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My Pillow agrees to $1 million in penalties to settle suit over marketing claims

Pillow promoter settles California lawsuit but is also named in 2 class action cases over allegations of deceptive marketing. (KOMO photo)

Tonight, millions of people will rest their heads on a pillow that's been promoted as the last pillow you'll ever buy. But, the makers of "MyPillow" just agreed to pay more than a million dollars to settle a lawsuit over deceptive marketing.

Pumped up sales pitches from founder Mike Lindell have helped rack up hundreds of millions in MyPillow sales. But, Consumer advocates at truthinadvertising.org launched an investigation over some of the claims. So did consumer protection officials in California. The allegations include misleading marketing and inappropriate health claims with no reliable scientific evidence.

Investigators say the company also touted MyPillow as the "Official Pillow of the National Sleep Foundation", but failed to disclose its financial connection with the group, as required by law. That claim is still on the company's website but under the settlement must come down by the end of January.

In agreeing to the settlement, MyPillow admits no wrongdoing. The penalties include $100,000 in charitable contributions.

My Pillow still faces two class action lawsuits over it's marketing.

One complaint filed in California, cites claims that inventor and founder Lindell was a "sleep expert" when according to investigators he "has no expertise in sleep science or medicine."

California investigators also say MyPillow promoted the product's ability to solve sleeping problems such as insomnia, snoring, neck and back pain.

The California class action also alleges that MyPillow used exerts from third party news organizations in it's marketing to make consumers believe the organizations endorse the product, when they do not.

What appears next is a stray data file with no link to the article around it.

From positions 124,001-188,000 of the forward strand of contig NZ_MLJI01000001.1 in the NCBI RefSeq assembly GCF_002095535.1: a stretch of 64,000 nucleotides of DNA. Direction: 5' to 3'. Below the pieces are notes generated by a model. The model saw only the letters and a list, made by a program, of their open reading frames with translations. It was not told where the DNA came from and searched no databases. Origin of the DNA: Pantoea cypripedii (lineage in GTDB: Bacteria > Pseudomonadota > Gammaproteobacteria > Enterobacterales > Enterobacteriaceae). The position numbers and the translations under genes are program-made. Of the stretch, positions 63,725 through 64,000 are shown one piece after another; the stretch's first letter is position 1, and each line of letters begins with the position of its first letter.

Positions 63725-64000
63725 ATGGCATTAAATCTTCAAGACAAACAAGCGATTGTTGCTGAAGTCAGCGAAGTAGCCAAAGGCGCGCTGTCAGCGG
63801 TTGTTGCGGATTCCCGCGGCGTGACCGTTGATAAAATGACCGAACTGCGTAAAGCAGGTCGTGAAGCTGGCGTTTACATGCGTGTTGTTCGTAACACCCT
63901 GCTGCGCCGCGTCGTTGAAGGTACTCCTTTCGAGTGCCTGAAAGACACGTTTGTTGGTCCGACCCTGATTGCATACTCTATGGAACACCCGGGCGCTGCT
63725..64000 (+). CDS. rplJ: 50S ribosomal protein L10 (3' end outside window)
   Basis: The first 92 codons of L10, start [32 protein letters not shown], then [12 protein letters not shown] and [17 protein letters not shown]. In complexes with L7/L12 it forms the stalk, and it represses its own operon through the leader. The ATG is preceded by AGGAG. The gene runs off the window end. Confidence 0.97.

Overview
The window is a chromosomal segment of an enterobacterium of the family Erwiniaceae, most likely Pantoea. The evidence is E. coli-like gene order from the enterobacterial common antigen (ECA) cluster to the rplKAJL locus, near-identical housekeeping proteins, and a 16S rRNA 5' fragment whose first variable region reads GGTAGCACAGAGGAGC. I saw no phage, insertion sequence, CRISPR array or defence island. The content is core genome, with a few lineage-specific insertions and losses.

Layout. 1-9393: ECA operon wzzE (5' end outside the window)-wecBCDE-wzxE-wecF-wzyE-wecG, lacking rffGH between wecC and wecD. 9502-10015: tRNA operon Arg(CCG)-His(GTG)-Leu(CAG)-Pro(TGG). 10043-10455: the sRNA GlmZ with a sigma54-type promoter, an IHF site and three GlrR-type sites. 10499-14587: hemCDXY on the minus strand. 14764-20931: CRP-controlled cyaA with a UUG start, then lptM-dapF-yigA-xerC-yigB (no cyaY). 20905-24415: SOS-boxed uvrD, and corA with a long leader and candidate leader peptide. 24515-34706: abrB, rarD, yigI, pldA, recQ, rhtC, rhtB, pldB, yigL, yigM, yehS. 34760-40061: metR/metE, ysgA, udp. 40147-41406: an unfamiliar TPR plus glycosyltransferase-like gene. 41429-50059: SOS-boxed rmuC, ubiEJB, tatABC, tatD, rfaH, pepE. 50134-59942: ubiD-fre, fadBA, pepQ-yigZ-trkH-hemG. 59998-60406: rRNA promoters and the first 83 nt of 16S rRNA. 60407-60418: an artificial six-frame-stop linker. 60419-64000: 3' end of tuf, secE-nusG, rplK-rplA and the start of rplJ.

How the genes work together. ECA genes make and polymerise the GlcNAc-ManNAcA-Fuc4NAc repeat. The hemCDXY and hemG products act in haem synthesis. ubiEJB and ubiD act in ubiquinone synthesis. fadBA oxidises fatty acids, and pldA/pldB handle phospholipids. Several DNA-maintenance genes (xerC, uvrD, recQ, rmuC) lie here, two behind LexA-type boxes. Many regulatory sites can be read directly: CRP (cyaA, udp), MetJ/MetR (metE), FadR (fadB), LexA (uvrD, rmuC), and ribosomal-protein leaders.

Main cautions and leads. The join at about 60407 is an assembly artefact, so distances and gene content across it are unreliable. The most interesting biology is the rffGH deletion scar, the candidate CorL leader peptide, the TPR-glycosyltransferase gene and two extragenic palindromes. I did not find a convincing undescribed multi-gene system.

A second class action out of Oregon accuses MyPillow of deceptively marketing it's "buy one get one free" promotions. The suit, filed in October, contends My Pillow inflated the price of one pillow so that consumers were actually buying two pillows at or near the regular price of two pillows.

A preliminary settlement in the California class action is expected to be approved in early 2017 with refunds of $5 dollars per household.

MyPillow provided the following statement by email in response to my request for comment:

“MyPillow is pleased to have reached an agreement with Alameda County. Our focus is, and always has been, on sharing MyPillow with as many people as possible. With this settlement, we are able to avoid a costly and drawn out court case and turn our attention back to our number one passion, our customers. As part of the settlement, MyPillow will make a $100,000 donation to nonprofit organizations in California that help the homeless and victims of domestic violence. We are pleased our restitution in this case includes giving back, which is a central part of the mission of MyPillow.” - Mike Lindell, inventor & CEO of MyPillow

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